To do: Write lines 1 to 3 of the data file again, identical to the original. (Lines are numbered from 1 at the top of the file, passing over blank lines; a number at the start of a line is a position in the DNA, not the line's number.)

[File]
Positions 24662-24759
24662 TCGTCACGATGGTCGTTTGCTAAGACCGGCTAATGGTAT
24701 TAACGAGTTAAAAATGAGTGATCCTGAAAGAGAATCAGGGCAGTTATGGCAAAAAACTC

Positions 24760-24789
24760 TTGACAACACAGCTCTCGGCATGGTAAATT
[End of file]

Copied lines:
Positions 24662-24759
24662 TCGTCACGATGGTCGTTTGCTAAGACCGGCTAATGGTAT
24701 TAACGAGTTAAAAATGAGTGATCCTGAAAGAGAATCAGGGCAGTTATGGCAAAAAACTC